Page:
UNITED NATIONS (AP) — Russia has vetoed a U.S.-sponsored U.N. resolution that would extend the work of inspectors seeking to determine who is responsible for chemical weapons attacks in Syria, accusing the United States of calling the vote "to show up and dishonor Russia."
Russia's U.N. Ambassador Vassily Nebenzia tried unsuccessfully to postpone the vote until next month, after the joint body comprising investigators from the U.N. and the chemical weapons watchdog issues a report on Oct. 26.
The resolution was then put to a vote Tuesday and received 11 "yes" votes, two "no" votes from Russia and Bolivia, and two abstentions.
Nebenzia said Russia has criticized the Joint Investigative Mechanism but doesn't want it terminated. It wants its mandate amended.
THIS IS A BREAKING NEWS UPDATE. Check back soon for further information. AP's earlier story is below.
The U.N. Security Council scheduled a vote Tuesday on a U.S.-sponsored resolution that would extend the work of inspectors seeking to determine who is responsible for chemical weapons attacks in Syria, and the big question is whether Russia will veto it.
Russia, a close ally of Syria, has criticized the Joint Investigative Mechanism program.
Russian Ambassador Mikhail Ulyanov, who heads the country's delegation to the General Assembly's disarmament committee, told U.N. reporters on Oct. 13 that before making a decision, Russia wanted to wait for the inspectors' report, expected Oct. 26, on the April 4th chemical attack in Khan Sheikhoun that killed over 90 people.
U.S. Ambassador Nikki Haley has pressed for a vote before the report.
She said Wednesday there was "overwhelming support" among Security Council members to extend the inspectors' mandate. But she said Russia wants first to see if their report blames Syria for the Khan Sheikhoun attack. In that case, she said, Moscow will have no faith in the joint investigative body of the Organization for the Prohibition of Chemical Weapons and the United Nations.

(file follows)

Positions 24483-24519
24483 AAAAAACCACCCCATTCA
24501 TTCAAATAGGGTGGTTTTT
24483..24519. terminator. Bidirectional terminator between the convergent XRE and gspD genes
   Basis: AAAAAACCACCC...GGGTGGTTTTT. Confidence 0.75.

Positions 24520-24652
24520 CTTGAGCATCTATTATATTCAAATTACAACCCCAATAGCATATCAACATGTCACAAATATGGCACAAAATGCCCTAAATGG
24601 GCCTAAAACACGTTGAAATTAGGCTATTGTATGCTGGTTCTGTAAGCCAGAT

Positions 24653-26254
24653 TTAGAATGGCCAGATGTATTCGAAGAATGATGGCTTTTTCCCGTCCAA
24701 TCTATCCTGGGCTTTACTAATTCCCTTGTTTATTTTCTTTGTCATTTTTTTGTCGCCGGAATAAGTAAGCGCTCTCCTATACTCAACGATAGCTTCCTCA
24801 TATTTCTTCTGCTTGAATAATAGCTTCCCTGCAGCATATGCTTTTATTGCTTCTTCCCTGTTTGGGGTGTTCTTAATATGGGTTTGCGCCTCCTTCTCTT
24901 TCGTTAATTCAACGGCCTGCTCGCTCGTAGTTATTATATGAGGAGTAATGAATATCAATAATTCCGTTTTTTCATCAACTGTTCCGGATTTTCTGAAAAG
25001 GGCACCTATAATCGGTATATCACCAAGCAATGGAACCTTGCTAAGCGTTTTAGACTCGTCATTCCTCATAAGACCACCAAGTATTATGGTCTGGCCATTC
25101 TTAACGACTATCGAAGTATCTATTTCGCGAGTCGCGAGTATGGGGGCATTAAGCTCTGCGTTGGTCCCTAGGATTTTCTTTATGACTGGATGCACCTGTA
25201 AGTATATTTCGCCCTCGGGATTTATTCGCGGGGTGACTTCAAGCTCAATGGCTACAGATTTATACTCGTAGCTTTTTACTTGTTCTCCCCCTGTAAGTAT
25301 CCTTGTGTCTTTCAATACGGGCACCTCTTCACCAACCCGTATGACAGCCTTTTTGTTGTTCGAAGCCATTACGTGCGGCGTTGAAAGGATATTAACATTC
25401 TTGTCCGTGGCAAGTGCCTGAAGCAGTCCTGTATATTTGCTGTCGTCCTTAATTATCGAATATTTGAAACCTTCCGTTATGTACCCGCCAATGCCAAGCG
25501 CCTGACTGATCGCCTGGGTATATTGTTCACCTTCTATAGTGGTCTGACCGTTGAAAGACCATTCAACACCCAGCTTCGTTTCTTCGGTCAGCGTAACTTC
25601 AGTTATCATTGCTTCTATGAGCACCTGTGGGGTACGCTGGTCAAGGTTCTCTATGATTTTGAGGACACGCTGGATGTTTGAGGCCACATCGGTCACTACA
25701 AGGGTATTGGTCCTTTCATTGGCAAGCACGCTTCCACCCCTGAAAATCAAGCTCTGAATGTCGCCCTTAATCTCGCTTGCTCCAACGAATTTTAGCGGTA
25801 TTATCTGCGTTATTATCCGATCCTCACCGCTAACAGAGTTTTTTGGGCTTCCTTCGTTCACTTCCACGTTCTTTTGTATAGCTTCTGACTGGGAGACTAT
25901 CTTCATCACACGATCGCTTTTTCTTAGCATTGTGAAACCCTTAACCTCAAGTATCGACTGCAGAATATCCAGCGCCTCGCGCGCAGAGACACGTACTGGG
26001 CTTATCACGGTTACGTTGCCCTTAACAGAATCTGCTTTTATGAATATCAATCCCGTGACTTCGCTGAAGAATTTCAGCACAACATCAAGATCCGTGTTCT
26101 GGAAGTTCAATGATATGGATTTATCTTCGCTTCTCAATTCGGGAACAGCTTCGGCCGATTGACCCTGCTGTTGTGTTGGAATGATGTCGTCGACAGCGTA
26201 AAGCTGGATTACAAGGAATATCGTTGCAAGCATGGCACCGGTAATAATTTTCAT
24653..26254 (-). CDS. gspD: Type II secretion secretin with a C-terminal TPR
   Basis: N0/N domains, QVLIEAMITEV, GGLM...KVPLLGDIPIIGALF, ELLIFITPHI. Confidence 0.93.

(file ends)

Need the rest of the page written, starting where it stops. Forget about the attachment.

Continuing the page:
Haley said Russia's position was unacceptable. "We can't work like that," she said.
"We can't go and pick and choose who we want to be at fault, who we don't," she said.
The attack in Khan Sheikhoun sparked outrage around the world as photos and video of the aftermath, including quivering children dying on camera, were widely broadcast.
The United States blamed the Syrian military for the attack and launched a punitive strike days later on the Shayrat air base where it said the attack was launched. Syrian President Bashar Assad has denied using chemical weapons
A fact-finding mission by the Organization for the Prohibition of Chemical Weapons reported on June 30 that sarin nerve gas was used in the Khan Sheikhoun attack. But the mission wasn't authorized to determine responsibility. That job was given to the Joint Investigative Mechanism.
Russia has accused the United States and its Western allies of rushing to judgment and blaming the Syrian government for sarin use in Khan Sheikhoun. It has also criticized the June 30 report by the fact-finding mission as "very biased."
The JIM inspectors determined last year that the Syrian government was behind at least three attacks involving chlorine gas and that the Islamic State extremist group was responsible for at least one involving mustard gas.